The company will use SuccessFactors' software as a service to manage employee performance, compensation, and recruiting in 80 countries.
Siemens AG has signed a software-as-a-service contract with SuccessFactors for 420,000 employees worldwide, marking one of the biggest deals yet for SaaS. The deal, announced Monday, and others like it show that large companies are becoming more comfortable using SaaS for workforce applications.
The deal calls for Siemens' employees and their managers to use SuccessFactors' talent management SaaS to manage goals, performance, compensation, recruiting, and more, in 80 countries and in 20 different languages, replacing seven existing systems. The size of the deal wasn't disclosed. The Germany-based electronics and engineering giant reported nearly $111 billion in revenue last year.
Two months ago, SuccessFactors announced a deal with "one of the world's largest retailers" for more than 300,000 users. (Based on follow-up discussions with SuccessFactors executives, InformationWeek believes this customer to be Wal-Mart.) SuccessFactors has more than 30 customers with more than 25,000 users, including Textron and Ingersoll Rand.
In the past two years, most of the big wins for SaaS have been for workforce-related applications. Flextronics and Chiquita Brands, for example, signed on for 200,000 and 26,000 seats, respectively, of Workday's Human Capital Management SaaS last year, for managing attendance, benefits, compensation, and performance.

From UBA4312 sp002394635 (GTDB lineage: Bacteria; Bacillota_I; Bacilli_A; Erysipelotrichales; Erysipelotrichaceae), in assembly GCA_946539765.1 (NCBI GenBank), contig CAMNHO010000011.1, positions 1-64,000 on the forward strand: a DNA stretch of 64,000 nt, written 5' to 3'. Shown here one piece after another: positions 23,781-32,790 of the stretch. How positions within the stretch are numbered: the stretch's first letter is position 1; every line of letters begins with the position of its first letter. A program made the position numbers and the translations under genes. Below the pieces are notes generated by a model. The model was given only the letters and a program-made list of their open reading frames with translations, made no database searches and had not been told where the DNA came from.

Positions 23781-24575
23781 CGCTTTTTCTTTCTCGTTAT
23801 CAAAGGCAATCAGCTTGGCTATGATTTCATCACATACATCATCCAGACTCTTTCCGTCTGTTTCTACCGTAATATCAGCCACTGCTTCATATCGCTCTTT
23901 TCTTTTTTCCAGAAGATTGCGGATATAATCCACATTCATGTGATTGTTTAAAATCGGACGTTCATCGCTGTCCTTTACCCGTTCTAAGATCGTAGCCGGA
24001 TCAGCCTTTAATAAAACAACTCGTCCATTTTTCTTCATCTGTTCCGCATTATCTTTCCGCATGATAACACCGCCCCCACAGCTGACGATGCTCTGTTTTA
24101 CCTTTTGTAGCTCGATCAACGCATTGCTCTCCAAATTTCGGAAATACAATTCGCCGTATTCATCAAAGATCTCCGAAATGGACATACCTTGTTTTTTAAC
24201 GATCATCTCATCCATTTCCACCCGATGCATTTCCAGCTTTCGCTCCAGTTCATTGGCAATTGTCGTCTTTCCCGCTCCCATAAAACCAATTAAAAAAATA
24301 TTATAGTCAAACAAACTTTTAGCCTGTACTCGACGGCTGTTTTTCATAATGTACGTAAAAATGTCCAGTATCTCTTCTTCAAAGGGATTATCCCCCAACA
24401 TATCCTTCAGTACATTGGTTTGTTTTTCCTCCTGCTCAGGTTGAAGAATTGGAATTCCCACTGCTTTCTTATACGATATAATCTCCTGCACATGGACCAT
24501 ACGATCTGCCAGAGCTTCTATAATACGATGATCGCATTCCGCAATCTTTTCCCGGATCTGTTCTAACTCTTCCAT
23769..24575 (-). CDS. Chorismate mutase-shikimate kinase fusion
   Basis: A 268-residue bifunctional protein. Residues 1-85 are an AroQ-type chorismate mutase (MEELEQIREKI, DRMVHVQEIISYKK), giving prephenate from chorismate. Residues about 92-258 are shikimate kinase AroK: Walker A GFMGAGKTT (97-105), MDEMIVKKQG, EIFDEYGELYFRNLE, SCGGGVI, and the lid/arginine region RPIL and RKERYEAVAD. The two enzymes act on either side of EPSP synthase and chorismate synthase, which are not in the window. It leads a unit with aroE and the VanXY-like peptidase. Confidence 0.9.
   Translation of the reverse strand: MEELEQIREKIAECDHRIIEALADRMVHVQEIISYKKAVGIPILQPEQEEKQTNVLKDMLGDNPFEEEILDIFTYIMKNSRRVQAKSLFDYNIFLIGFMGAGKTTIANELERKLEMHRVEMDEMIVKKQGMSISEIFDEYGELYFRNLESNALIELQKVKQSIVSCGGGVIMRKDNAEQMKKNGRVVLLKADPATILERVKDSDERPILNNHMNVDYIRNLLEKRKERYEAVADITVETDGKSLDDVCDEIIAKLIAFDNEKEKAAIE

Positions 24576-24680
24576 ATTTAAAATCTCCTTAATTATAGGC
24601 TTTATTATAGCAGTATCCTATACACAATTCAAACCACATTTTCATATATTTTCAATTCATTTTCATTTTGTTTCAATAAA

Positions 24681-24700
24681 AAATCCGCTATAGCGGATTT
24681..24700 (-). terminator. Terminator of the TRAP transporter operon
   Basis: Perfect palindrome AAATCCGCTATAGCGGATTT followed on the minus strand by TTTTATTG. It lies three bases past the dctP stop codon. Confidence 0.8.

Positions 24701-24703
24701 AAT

The most obvious reasons for the size of these SaaS deals is that workforce applications are now designed to be accessed by every employee in a company -- not just managers and human resources staff -- while other types of SaaS offerings are designed for specific groups of employees within a company (such as CRM for salespeople and customer-service reps).
But there are other reasons why large companies are becoming comfortable with SaaS for workforce management. Even while businesses realize the importance of linking employee performance to revenue and profits, workforce apps aren't necessarily integrated with those that run a company's operations, such as financials, supply chain, and business intelligence apps. Companies are more likely to embrace SaaS if they can bypass any integration issues with their core business applications.
That doesn't mean companies that choose to have their workforce apps hosted, managed, and updated by a vendor, rather than by their IT staffs, view them as less important. In fact, Siemens calls the SuccessFactors selection a "strategic board-level initiative," and part of its FIT4 2010 company-wide program. This program calls for Siemens to focus on its strengths in key industries, foster a performance-based and ethics-minded culture, and innovate by linking technology and business ideas, in order to increase revenue, profitability, and improve cash flow.
Paul Albright, chief marketing officer at SuccessFactors, says that the company has 4.7 million people logging in to its performance management system, which is supported by four geographically dispersed data centers.
While CRM such as Salesforce.com gets the most attention, "SaaS has become a very accepted way of delivering" workforce applications, he said. "This is not just for sales or a specific function. The best analogy is the BlackBerry. We're in front of the eyeballs of every person in a company."
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